Office 365: Microsoft makes pitch for businesses to stop futzing around with servers

Findwell's Kevin Lisota at the Microsoft launch event.

Microsoft today is launching its Office 365 online service, including new online versions of Exchange, SharePoint and other Office products available for a monthly subscription fee. One interesting factoid from Microsoft CEO Steve Ballmer via the launch event webcast from New York: More than 70 percent of the companies testing the service have been small businesses.

One of those testers will be familiar to people in the Seattle tech community: Kevin Lisota, CEO of the seven-person Seattle online real estate startup Findwell, has been using Office 365 and is on hand this morning at a satellite Microsoft launch event in Redmond. The experience has been good, Lisota said, noting that he’s been able to shed his role as the firm’s part-time IT staff.

“I love the IT stuff, I’m not a typical small business owner, but at the same time, every hour that I spend futzing around with servers is an hour that I spend not generating revenue,” said Lisota, a former Microsoft employee. “My goal was to put the management of the hardware and infrastructure in someone else’s hands.”

During the launch event in New York, Ballmer told the story of one small business owner thinking (half-seriously) about turning the company’s former server room into a jacuzzi room.

Microsoft’s Kurt DelBene, president of the Microsoft Office Division, said during the event in Redmond that the company hasn’t made specific projections for the mix of customers it expects to adopt Office 365.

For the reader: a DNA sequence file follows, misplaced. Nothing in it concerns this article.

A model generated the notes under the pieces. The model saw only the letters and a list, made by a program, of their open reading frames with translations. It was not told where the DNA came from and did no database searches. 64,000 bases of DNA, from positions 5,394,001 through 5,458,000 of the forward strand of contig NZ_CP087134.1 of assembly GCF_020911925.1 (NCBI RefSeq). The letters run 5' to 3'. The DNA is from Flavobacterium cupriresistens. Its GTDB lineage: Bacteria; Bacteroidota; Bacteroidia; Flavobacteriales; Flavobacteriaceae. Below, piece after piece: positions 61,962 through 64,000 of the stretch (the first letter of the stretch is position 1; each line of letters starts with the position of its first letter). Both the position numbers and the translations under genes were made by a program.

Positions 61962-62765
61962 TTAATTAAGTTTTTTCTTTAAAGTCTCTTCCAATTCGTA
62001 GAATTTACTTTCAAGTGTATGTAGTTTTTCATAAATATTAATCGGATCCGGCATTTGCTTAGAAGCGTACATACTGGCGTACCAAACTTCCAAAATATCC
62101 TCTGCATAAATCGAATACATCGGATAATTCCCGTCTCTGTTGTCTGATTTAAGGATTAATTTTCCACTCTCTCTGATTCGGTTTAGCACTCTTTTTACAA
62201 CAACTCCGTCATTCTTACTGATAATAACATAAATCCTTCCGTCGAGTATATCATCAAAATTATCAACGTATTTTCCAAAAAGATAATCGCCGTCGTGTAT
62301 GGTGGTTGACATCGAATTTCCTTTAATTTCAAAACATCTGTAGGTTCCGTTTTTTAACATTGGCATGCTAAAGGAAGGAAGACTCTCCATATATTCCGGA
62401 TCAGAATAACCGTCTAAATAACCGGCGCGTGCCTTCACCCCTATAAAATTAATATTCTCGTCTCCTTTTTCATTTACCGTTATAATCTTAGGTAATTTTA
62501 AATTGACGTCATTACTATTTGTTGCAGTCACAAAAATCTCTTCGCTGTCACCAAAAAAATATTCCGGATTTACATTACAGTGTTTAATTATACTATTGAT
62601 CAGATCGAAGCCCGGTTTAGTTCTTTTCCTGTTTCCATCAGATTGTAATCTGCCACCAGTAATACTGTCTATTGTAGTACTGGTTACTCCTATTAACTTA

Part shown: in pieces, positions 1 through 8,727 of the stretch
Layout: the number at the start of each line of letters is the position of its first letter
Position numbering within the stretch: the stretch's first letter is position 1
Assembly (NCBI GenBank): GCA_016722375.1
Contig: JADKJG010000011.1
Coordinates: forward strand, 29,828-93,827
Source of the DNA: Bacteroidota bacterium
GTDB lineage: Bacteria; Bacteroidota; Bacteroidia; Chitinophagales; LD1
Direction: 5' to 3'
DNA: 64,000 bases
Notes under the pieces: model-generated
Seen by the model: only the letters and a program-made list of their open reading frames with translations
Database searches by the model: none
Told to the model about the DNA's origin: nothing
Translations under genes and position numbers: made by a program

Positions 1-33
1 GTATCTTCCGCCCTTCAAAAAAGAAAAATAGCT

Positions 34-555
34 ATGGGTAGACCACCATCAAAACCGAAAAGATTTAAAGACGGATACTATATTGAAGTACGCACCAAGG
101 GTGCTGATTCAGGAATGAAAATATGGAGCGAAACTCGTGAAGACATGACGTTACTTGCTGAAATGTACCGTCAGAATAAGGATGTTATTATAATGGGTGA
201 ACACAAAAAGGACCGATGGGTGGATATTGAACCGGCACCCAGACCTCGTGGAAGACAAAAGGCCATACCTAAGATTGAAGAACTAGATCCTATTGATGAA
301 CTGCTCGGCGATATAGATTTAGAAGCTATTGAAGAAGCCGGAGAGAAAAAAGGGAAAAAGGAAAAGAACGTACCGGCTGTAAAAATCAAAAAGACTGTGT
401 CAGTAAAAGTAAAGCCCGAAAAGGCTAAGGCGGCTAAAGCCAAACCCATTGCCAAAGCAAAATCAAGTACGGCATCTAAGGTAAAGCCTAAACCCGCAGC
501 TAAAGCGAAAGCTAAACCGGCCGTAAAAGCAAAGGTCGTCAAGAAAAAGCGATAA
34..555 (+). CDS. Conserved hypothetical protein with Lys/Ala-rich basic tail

“Historically we’re very pleased with the support we’ve gotten from our enterprise customers, and so we think there will be a continuation of the transition of those customers to the cloud,” DelBene said. “We believe there will be a lot of demand flowing from those traditional customers. But if this is any indication I think we’ll see a very strong uptake among small and medium businesses, as well.”

Google is making its own pitch to businesses in conjunction with the Office 365 launch, comparing and contrasting its Google Apps in functionality and price. Google said in a blog post: ”You can’t just take legacy, desktop software, move some of it to a data center and call it ‘cloud.’ Apps was born for the web and we’ve been serving hundreds of millions of users for years.”

Office 365 is the successor to Microsoft’s Business Productivity Online Suite. Monthly rates for small businesses are $6 per user per month, with prices at a higher level for larger companies with more needs. Microsoft shares were up this morning on news of the Office 365 launch and other buzz about the company.